“On paper, nursing home residents have strong legal protections of their rights, but in practice, enforcement is often lacking,” said the report, based on interviews with more than 300 people and visits to 109 nursing homes in six states.
Ten years ago, according to the Department of Health and Human Services, roughly 270,000 nursing home residents suffering from dementia were receiving antipsychotic drugs even though such medications are not approved to treat that condition. The powerful class of drugs is intended, instead, to treat serious mental illnesses such as schizophrenia and bipolar disorder.
Analyzing the latest government data, Human Rights Watch estimates there are now about 179,000 people in nursing homes who get antipsychotics every week without having a diagnosis for which the drugs are approved.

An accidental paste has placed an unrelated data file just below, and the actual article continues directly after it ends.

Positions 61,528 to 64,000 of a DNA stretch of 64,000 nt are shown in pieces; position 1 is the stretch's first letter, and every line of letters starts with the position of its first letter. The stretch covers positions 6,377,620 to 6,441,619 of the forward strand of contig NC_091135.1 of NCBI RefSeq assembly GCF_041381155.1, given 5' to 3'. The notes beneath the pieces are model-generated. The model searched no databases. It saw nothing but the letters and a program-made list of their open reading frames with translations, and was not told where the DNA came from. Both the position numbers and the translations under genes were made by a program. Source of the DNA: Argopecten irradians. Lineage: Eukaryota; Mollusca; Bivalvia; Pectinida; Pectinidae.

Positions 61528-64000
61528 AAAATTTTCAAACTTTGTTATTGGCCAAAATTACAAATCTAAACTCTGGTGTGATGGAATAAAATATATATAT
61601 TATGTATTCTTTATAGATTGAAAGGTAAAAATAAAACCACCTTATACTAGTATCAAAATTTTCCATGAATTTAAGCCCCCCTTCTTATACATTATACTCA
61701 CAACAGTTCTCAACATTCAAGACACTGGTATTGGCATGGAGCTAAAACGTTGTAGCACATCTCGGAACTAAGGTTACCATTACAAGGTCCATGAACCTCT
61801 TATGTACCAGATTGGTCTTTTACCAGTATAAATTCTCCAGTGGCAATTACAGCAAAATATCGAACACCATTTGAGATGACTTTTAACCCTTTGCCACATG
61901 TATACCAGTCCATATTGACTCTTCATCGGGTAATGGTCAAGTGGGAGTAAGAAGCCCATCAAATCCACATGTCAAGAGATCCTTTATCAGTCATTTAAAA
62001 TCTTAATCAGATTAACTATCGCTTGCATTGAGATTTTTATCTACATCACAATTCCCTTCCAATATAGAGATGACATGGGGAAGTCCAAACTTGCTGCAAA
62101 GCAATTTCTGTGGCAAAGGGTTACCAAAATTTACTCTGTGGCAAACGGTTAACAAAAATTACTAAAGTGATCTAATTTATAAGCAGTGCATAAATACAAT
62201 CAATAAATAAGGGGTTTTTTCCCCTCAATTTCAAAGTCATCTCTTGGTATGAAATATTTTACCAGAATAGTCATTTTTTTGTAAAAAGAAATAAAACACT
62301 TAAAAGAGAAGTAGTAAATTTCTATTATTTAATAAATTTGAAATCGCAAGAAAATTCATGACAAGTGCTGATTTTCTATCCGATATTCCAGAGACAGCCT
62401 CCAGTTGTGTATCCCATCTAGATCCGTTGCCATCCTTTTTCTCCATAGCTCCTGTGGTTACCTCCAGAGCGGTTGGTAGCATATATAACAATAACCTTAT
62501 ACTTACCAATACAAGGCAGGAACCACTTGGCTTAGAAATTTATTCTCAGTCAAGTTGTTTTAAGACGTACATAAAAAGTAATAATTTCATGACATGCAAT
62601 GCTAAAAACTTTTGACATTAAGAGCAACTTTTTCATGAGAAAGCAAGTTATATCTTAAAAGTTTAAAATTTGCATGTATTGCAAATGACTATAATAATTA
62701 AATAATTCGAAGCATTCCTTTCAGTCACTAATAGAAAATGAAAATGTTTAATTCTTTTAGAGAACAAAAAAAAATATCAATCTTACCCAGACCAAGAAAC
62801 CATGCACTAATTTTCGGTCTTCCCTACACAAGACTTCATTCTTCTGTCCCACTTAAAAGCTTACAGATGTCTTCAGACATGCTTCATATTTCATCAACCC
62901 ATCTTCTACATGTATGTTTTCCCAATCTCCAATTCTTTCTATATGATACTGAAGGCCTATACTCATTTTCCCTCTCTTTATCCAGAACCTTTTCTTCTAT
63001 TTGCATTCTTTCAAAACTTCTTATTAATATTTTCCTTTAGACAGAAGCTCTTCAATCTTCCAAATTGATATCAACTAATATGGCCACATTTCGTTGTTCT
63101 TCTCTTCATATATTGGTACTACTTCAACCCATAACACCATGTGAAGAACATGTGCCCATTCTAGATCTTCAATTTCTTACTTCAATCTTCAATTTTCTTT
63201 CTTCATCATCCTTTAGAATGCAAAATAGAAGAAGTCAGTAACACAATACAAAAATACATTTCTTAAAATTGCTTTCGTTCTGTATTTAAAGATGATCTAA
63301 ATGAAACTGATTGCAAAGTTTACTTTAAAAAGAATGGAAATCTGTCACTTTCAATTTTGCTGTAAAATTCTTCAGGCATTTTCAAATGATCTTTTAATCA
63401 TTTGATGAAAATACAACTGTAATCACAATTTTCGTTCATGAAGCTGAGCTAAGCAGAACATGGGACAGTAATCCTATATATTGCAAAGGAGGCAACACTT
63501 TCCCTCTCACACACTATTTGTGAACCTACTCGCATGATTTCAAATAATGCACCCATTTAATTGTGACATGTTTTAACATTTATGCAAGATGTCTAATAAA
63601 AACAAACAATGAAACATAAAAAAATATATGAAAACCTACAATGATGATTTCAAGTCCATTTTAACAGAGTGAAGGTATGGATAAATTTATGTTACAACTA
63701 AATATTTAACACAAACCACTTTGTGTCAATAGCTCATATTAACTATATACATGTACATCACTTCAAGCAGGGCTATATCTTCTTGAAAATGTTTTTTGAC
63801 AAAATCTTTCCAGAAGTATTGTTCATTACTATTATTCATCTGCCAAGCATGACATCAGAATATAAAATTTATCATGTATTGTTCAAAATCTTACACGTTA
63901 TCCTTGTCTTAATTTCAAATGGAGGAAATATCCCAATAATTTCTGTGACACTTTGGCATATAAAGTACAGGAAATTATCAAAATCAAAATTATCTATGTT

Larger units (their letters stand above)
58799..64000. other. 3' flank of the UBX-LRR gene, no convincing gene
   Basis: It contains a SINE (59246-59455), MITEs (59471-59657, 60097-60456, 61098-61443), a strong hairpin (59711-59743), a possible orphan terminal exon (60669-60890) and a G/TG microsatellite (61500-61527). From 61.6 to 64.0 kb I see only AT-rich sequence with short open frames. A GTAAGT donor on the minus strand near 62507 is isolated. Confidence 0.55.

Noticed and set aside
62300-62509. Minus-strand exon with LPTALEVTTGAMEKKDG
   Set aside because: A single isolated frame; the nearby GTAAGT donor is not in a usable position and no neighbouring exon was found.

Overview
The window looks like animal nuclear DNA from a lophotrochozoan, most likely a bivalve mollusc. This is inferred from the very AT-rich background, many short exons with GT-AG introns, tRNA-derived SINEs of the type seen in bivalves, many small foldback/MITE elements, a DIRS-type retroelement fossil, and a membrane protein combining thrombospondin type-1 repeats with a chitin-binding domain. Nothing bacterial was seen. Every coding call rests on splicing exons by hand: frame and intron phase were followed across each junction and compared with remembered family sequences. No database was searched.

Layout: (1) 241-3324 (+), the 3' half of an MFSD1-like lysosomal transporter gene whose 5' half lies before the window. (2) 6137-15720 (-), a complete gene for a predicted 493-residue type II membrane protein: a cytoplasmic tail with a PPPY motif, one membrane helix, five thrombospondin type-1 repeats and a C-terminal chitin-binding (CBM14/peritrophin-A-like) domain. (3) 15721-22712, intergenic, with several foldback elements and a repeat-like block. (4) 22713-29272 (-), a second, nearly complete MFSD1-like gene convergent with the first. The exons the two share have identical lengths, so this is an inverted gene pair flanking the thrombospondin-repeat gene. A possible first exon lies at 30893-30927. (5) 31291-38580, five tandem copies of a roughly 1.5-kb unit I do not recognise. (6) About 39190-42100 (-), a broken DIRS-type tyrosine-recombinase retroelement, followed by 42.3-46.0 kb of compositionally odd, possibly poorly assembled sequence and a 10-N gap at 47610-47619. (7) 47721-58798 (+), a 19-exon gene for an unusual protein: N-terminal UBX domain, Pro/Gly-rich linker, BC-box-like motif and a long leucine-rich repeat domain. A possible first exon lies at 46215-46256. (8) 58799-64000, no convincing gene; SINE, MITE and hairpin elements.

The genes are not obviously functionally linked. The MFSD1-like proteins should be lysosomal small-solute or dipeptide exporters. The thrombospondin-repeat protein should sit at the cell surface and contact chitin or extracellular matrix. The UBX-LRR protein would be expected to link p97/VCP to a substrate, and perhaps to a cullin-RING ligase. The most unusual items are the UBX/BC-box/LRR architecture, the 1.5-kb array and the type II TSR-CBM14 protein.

“Antipsychotic drugs alter consciousness and can adversely affect an individual’s ability to interact with others,” the new report says. “They can also make it easier for understaffed facilities, with direct care workers inadequately trained in dementia care, to manage the people who live there.”
The report also says that nursing homes, in violation of government regulations, often administer antipsychotic drugs without obtaining consent from residents or the relatives who represent them.
Hannah Flamm, the report’s lead author, said the recent data showing a decline in antipsychotic usage demonstrated how extensive the overmedication problem had been. In an interview, she said the lower numbers don’t impress her.
“Would you want to go into nursing home if there’s a one in six chance you’d be given a drug that robs you of your ability to communicate?” she asked. “It’s hard for me to applaud the reduction when it’s inexcusable to ever misuse these drugs.”